I never ask anyone to adjust the thermostat in a car or at home unless I’m suffocating or shivering.
It’s a point of personal pride that I can tolerate a wider range of temperatures than most people.
And for awhile, I carried that same prideful disdain for “weaker folks” into my grief journey.
I was determined to endure whatever blows might come my way via comments, behavior, subtle and not-so-subtle attempts by others to circumscribe, dictate or otherwise influence my loss experience. I didn’t want to abandon pride in my own strength by admitting I wasn’t as strong as I wished I could be.
Then one day I realized that being honest was not the same as being rude. Telling the truth was not the same as acting selfishly.
Nothing is gained by remaining silent in the face of ignorance or arrogance or just plain inattention. The person who crosses a boundary of compassion or grace or love or empathy and goes unchallenged is set free to do it again-to me or someone else.
So I started telling people the truth:
“I’m sorry, I just can’t talk about this right now.”
“I appreciate your need to fill this vacancy but I’m not emotionally prepared to take on any new responsibilities.”
“Today is a hard grief day, can we discuss this later?”
“I don’t think I will be able to come, it’s too hard to be around a crowd these days.”
“I know you mean well, but your comments hurt my heart. You can’t understand precisely what I’m going through and I know that. I would appreciate it if you respected that fact and didn’t try to ‘help’ me by sending articles, etc.”
“I’m tired today. I’m taking a break from everyone but family.”
“The holidays are hard on my heart. I’m thankful you find joy in them. I won’t be attending the party (family gathering, etc.) this year. Maybe next year will be easier.”
“I’m getting anxious, I need to go.”
Except for a lone individual, every time I chose honesty, it was not only accepted, it was applauded.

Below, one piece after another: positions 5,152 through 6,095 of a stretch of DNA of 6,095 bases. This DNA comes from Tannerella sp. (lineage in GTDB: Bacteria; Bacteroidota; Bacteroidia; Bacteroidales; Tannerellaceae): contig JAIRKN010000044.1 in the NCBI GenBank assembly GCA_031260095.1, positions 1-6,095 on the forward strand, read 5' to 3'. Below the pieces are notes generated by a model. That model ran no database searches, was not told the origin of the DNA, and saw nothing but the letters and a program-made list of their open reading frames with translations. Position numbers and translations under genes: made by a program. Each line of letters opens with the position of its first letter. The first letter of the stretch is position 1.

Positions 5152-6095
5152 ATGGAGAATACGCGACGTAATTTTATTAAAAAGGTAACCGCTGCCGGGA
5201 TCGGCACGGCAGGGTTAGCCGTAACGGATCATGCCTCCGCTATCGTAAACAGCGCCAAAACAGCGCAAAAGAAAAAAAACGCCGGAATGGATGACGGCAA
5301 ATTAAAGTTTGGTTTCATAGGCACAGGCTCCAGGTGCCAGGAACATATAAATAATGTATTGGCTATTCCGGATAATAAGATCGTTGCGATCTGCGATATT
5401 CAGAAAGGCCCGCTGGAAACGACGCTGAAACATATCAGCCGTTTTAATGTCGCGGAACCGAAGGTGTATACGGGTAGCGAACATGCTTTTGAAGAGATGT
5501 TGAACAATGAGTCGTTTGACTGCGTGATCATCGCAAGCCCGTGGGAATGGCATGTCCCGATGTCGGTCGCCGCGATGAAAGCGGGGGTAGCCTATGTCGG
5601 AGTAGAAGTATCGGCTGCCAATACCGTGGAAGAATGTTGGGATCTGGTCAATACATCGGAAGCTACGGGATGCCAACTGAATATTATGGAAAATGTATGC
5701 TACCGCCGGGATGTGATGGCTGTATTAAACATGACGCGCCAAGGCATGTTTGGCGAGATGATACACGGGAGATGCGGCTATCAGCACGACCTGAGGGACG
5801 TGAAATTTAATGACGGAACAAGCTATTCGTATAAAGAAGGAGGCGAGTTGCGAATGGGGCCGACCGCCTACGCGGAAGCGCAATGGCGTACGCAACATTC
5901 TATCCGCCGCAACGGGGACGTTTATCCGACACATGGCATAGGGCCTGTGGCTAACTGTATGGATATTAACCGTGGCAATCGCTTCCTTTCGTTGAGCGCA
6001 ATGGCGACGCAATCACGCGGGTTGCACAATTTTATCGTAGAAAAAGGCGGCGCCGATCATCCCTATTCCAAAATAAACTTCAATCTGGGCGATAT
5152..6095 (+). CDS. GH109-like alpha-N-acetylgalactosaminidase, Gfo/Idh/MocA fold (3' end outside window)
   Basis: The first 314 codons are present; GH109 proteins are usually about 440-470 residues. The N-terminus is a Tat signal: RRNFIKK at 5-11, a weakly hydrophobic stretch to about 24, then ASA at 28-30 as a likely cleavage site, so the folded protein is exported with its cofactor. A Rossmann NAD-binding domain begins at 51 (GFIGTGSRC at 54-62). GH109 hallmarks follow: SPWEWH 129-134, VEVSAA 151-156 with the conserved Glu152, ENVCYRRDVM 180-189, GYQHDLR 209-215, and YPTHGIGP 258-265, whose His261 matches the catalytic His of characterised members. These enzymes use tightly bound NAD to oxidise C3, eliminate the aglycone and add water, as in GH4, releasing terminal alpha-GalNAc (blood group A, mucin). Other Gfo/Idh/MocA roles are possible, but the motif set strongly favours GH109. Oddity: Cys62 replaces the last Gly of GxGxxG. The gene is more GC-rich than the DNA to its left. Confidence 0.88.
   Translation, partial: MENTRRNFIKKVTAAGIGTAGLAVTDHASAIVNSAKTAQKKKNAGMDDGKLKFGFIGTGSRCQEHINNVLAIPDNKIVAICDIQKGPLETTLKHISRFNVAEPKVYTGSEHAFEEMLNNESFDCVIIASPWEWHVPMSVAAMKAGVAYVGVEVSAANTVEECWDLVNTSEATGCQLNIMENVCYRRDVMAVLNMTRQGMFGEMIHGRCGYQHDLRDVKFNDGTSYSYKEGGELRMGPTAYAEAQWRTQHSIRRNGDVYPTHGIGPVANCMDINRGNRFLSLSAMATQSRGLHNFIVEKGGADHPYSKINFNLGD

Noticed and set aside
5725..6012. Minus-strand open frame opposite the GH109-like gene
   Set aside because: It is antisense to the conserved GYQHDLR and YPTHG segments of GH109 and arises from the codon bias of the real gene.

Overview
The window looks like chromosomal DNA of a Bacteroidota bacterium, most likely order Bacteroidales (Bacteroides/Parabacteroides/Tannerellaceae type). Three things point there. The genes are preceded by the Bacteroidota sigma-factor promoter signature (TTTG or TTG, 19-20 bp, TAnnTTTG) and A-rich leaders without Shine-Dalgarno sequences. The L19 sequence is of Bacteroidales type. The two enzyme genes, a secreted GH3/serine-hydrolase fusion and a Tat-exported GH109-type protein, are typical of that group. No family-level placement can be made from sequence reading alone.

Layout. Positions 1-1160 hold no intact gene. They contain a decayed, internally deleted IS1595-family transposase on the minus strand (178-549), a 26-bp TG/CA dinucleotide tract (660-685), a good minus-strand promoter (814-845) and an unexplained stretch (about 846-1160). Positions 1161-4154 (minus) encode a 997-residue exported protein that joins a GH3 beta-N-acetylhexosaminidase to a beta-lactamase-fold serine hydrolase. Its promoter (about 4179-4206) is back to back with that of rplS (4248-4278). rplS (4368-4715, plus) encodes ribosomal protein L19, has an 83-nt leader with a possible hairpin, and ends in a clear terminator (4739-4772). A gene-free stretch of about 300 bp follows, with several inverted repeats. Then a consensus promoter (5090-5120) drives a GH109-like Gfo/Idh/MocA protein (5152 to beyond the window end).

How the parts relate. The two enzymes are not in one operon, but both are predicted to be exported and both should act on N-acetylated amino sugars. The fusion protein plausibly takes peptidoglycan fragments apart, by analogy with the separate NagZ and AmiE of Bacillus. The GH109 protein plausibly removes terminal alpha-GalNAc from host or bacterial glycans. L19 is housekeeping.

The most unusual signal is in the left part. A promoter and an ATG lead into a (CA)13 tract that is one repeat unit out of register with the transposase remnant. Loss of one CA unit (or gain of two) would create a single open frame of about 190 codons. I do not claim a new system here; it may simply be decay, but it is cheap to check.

People got it! Not that they truly understood in the deepest sense what I was going through, but they respected that I was, in fact, GOING THROUGH something hard, heartbreaking and life changing.
Like I’ve said before, my emotions will leak out somewhere. I can’t keep them bottled inside forever.
When I choose to be honest AT THE TIME it’s so much better.
When I let folks know that what they say, do, expect from and thrust upon me is unhelpful or overwhelming or even painful, they usually respond with gratitude. They almost always accept my boundaries.
Those of us walking the Valley often say that those who aren’t just can’t understand. They don’t know what they don’t know.
But they can be educated about some of what we know.
They can learn that some things hurt and most of them would be glad to know it because they don’t wish more pain on our already broken hearts.
It’s OK to ask someone to make adjustments to make the journey less difficult.
One year ago today Hurricane Michael came ashore at Mexico Beach, Florida packing more wind and damaging power than any hurricane ever recorded hitting there.
What’s more, it held every bit of that strength and smashed trees, houses and power lines for miles and miles inland including the rural county where my folks live 60 miles away from landfall.
My parents and aunt were trapped and unable to leave due to downed trees across the driveway, “yard” and the road leading out to safety. No electricity, not enough fuel to run the generator to power my mom’s oxygen and no running water (well water provided by an electric pump).
They didn’t evacuate because in the 100 years family had been living on that plot of land NO hurricane had ever made it that far inland with more than heavy rain, some strong wind and temporary power outages.
Thankfully, a neighbor had a bobcat tractor and he plus others with chainsaws and tractors were able to clear the dirt road to the main road. Thankfully, my youngest son, Julian, was able to find a way through the downed trees and power lines between our house and theirs and reach them with more fuel, more chainsaws and another set of strong arms to help them evacuate.
Thankfully, the trees that fell around the house didn’t smash it or hurt anyone.
My family had survived the frightening but escaped the truly awful.
It felt like pure grace that no one we loved was killed that day although our hearts broke for those for whom that wasn’t true.
Once power was restored and my parents were able to return home, there was so much to clean up, so much to do and so many repairs to make.
Who could have guessed that less than a year later another kind of storm would sweep across our lives, taking Mama with it?
This time there was nothing left to do.
There never is when death comes knocking and steals a person you love.
I am so grateful for the extra almost-year with Mama. I am so sad there won’t be more.
And today, when I’ve finally stopped long enough to let my heart begin to feel what that feels like, I find my longing for her is folded into my longing for Dominic.
Two deaths, one broken heart.